A review by bhavani
Sachiko: A Nagasaki Bomb Survivor's Story, by Caren Stelson


Have you watched Studio Ghibli's Grave of the Fireflies? It's the story of a pair of siblings caught in the destruction caused by World War II. If you haven't seen it, I recommend that you do. If you're like me, you can't bear to watch it again. Reading Sachiko is like rewatching Grave of the Fireflies, but even more heartwrenching because it's a true story.

Sachiko Yasui was a 6-year old on the morning of August 9, 1945, when the Fat Man nuclear bomb detonates over her town. It follows her story to the present day, with the effects of the bombing reverberating through the days, months, years, and decades that came after.

We've all heard the official story in one form or another; Japan's refusal to accept an unconditional surrender following its allies' defeat; the political justifications for dropping the bombs. This information is essential but it isn't the full story. As Chimamanda Ngozi Adichie warned, there is danger in the single story. Until recently, I've rarely read or heard about the personal experiences of people living in Nagasaki and Hiroshima at the time. This book fills that void, and it does so with grace and compassion.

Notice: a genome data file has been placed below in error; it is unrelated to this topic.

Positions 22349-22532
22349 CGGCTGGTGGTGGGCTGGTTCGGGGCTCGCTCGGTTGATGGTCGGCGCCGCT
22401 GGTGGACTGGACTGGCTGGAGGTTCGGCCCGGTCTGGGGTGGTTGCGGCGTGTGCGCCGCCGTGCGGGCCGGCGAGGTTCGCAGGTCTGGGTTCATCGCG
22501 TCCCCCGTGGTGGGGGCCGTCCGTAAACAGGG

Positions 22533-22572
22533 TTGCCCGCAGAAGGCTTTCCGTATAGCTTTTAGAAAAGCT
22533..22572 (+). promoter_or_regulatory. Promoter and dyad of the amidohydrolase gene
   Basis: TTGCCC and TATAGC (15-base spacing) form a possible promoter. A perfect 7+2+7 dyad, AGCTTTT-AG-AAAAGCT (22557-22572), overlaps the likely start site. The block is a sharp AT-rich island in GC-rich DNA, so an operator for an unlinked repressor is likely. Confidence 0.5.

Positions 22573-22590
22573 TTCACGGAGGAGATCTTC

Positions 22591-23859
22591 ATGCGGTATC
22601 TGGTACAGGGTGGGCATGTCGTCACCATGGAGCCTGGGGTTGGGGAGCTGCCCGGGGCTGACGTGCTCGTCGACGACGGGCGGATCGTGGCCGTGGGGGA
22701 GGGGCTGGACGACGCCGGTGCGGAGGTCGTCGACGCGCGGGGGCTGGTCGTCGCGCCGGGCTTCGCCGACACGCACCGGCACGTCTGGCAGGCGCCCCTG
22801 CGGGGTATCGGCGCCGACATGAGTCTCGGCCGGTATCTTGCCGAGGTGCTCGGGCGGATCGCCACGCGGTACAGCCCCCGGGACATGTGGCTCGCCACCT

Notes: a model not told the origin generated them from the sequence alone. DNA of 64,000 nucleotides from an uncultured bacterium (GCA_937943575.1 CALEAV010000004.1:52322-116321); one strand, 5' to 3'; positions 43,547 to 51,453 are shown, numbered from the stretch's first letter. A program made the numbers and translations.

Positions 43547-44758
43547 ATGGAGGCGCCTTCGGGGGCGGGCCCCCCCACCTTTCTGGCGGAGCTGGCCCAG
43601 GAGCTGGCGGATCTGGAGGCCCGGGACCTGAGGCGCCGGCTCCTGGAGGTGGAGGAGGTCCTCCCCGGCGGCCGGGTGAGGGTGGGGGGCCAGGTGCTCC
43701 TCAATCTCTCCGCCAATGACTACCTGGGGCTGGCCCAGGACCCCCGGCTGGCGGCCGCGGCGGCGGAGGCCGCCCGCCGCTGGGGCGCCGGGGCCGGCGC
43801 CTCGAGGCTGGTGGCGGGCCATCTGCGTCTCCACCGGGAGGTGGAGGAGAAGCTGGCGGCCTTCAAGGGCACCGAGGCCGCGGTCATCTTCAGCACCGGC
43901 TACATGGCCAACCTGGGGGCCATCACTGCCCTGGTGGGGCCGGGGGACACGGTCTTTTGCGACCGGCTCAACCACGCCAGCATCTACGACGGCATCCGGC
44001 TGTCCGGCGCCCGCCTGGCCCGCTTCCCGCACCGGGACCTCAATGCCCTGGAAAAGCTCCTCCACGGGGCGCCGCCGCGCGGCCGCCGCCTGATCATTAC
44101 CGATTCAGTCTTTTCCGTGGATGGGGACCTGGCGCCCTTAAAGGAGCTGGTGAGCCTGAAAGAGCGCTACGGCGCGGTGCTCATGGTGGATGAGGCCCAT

In Sachiko, we find a real-life Scout Finch, viewing the destruction and loss around her with clear-eyed innocence. A child who grows up to be an advocate for peace and universal love.

Caren Stelson did a wonderful job of writing Sachiko’s story. She gives details to supplement the tale and set the stage wherever necessary, but refrains from moralizing anyone’s actions. She leaves that to the reader. And this reader can’t help but wonder if Harry Truman’s decisions weren’t driven by revenge for Pearl Harbor and racism against the Japanese.

Whatever lesson or knowledge you may take away from this book, I think it’s fair to say that Sachiko: A Nagasaki Bomb Survivor’s Story is a vital addition to first-person accounts of WWII, especially amid rising nationalism worldwide. As more of these witnesses pass on, there is a sense of urgency in telling their stories to ensure that future generations do not forget and repeat the same mistakes. I think this book should be required reading in schools everywhere.

P.S.: Keep a handkerchief next to you when reading this book. Trust me, you’ll need it.